Mr Moxey then put away the criership from him; and became one of the best of all sticklers or triers, and being joined by two others, they called for two hats. At the word, hats came pitching into the ring like rooks upon a corn field. Two were selected; their owners appeared, and having padded their legs, pulled off their coats, waistcoats, and shirts, and put on the faustian jacket and strong shoes of war, the struggle commenced. But before I throw my man a fair back fall, I must just explain that a trier, or stickler as he is most commonly called, is an umpire, and there are always three men of science, generally old wrestlers, chosen, who decide on the fall, and their decision is final....

In the second double play, James Frost let down John Jackman, a first rate player, rather too easily. Alas! In that fall there was an attempt at dealing; but the sticklers were not to be done; and the committee-gentlemen happened to carry some sharp brains under their white hats, and the white wands, which denoted their authority, likewise showed their purity of intention and election; they would have fair play, and no smuggling.....

The sport ended after three days continuance, and better play the amateur never saw. There were more back falls given during the darkness of night than midst the glare of day....I cannot say how these midnight wrestlers played.....

I am much amused with the characters met with at these revels. I listen to the tough old leathern-faced Moorman....a man slow of words, sipping his quart of cider, rather too full of wind, yet dralwing forth tales of other days - "How in his time men did not wear padding - how he had seed (seen) men's shoes full of blood from kicks - how he had followed the plough, after playing hard for a pair of leather breeches, or a gold-laced hat - the next morning with his legs shaking like jelly bags - there was no selling in his days; faith it was not worth while - the best man was the best man." '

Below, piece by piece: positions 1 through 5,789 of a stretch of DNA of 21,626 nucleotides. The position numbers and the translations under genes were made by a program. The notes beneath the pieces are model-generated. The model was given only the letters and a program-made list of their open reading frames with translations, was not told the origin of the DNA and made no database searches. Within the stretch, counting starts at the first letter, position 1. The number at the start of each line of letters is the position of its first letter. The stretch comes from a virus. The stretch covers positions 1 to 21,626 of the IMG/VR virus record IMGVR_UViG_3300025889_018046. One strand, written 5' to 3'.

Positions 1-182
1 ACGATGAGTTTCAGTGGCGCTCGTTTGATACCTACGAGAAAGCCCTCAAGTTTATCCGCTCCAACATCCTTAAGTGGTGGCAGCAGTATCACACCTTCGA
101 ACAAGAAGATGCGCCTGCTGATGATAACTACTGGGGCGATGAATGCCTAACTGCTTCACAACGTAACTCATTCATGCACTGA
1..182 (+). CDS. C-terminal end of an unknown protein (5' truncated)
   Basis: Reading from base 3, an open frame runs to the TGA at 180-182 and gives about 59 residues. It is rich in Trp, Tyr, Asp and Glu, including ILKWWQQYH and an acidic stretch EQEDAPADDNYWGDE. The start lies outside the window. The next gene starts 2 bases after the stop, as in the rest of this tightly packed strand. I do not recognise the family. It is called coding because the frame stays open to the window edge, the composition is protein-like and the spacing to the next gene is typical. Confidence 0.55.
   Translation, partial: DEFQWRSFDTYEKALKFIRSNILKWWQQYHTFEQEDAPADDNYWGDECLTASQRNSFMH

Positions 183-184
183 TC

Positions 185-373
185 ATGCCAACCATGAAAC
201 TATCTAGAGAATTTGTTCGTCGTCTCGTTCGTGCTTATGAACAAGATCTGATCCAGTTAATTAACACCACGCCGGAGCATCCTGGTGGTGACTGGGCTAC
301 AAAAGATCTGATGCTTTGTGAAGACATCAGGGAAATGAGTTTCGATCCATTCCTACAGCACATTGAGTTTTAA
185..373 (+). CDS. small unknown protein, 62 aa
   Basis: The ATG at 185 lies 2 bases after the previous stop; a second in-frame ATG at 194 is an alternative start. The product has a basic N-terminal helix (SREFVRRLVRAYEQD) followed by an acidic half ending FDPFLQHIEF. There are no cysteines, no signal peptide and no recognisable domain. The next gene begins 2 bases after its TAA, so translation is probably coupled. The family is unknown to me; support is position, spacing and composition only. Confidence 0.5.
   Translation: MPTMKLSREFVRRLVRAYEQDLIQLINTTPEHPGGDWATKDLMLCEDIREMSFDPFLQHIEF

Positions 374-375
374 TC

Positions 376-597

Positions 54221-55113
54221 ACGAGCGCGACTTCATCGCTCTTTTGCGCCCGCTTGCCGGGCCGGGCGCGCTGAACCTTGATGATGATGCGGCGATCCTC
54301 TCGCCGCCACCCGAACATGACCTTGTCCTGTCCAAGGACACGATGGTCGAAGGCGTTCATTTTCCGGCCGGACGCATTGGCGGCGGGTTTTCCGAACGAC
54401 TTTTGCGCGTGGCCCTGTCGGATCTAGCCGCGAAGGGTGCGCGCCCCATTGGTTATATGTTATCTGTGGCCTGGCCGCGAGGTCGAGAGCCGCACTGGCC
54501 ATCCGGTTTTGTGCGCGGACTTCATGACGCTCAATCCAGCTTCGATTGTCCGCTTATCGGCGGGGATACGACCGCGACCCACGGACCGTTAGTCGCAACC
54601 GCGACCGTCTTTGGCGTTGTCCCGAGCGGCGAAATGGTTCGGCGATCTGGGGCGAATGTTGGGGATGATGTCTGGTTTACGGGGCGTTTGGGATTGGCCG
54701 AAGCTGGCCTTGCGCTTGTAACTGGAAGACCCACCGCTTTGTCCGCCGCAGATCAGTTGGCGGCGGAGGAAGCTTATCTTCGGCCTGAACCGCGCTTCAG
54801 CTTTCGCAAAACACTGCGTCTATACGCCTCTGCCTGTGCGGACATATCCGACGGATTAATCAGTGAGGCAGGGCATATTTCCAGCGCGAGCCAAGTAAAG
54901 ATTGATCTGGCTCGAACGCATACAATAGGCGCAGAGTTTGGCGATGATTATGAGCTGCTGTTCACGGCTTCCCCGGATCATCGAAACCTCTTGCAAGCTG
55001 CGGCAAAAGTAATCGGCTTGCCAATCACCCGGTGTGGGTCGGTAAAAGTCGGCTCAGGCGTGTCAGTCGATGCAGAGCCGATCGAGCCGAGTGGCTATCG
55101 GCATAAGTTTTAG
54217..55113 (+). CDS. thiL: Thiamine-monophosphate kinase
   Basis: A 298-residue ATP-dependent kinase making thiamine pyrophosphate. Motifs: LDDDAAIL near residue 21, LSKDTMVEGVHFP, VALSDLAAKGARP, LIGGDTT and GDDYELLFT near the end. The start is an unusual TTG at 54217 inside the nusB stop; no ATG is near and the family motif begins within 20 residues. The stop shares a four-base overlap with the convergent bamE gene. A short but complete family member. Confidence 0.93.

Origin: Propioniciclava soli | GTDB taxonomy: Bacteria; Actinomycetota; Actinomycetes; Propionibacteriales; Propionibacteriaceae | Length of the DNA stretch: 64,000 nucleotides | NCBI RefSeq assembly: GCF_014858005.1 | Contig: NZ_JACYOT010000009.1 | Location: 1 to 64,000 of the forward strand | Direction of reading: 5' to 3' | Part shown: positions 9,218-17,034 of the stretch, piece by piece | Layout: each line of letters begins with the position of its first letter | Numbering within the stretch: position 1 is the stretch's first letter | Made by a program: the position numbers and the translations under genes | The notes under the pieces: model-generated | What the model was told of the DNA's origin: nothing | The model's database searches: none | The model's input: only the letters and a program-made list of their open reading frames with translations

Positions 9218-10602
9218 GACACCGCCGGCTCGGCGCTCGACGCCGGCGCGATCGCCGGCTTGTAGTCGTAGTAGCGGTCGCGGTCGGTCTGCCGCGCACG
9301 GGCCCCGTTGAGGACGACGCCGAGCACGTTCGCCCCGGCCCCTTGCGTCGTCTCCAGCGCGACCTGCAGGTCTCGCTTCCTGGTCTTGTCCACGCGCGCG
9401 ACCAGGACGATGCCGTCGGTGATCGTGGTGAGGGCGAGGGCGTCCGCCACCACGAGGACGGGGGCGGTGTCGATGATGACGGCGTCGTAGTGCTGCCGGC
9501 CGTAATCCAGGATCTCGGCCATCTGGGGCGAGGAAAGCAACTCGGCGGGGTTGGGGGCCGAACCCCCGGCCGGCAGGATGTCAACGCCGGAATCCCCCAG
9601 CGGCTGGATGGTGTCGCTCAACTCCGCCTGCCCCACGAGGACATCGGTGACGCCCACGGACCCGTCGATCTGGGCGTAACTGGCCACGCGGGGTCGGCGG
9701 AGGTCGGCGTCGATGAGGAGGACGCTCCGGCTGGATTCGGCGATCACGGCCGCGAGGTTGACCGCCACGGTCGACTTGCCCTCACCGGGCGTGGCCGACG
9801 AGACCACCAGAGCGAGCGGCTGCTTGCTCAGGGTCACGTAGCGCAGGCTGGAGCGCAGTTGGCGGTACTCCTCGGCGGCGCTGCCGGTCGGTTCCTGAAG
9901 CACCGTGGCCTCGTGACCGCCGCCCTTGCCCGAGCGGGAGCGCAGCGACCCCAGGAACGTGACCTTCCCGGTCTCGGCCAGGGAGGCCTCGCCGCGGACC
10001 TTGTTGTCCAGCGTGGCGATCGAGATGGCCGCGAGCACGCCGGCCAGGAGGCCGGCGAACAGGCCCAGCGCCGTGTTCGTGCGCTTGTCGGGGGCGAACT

The Sporting Magazine, vol 68, London, 1826, p320

1827 Wrestling in London was making the news, but the Exeter and Plymouth Gazette noted that there were top quality local events. In Ashburton contestants included:

James Cann, Jordan, The Webbers, Huxtable, Bolt and Frost. 

Exeter and Plymouth Gazette 23 June 1827 p3 col3

A wrestling match took place at Hut Field, Brent, in May 1846. Roger Leaman, the 'celebrated wrestler of Ashburton', had his leg broken whilst playing a navvie, called Stone.
Western Times 2 May 1846, p6 col1

1849 A wrestling match was advertised in Ashburton, with a prize of 25 sovereigns. Abraham Cann was to be in attendance.

Western Times 7 July 1849 p7 col5

Left: Abraham Cann

Devonshire Characters and Strange Events, S Baring-Gould, London 1908, p518


 Abraham Cann, Devon Wrestling Champion, arrived in Ashburton to adjudicate in a disputed wrestling match. According to Edward Foot, writing to the Western Times in 1879, he stayed 3 days, being 'almost worshipped' by the inhabitants.
Western Times 9 February 1850 p5 col4Western Times 2 October 1879 p3 col2

For more on this visit, see the Historical visitors' book under the section Gathering together. 

In August of the same year, a correspondent to the Western Times said that at a recent match in Ashburton between Cornwall and Devon, Cornwall had won five of the six prizes. This was in spite of the Devonian contestants using savage kicking, whilst wearing loaded shoes and padded shins.

Western Times 31 August 1850 p8 col1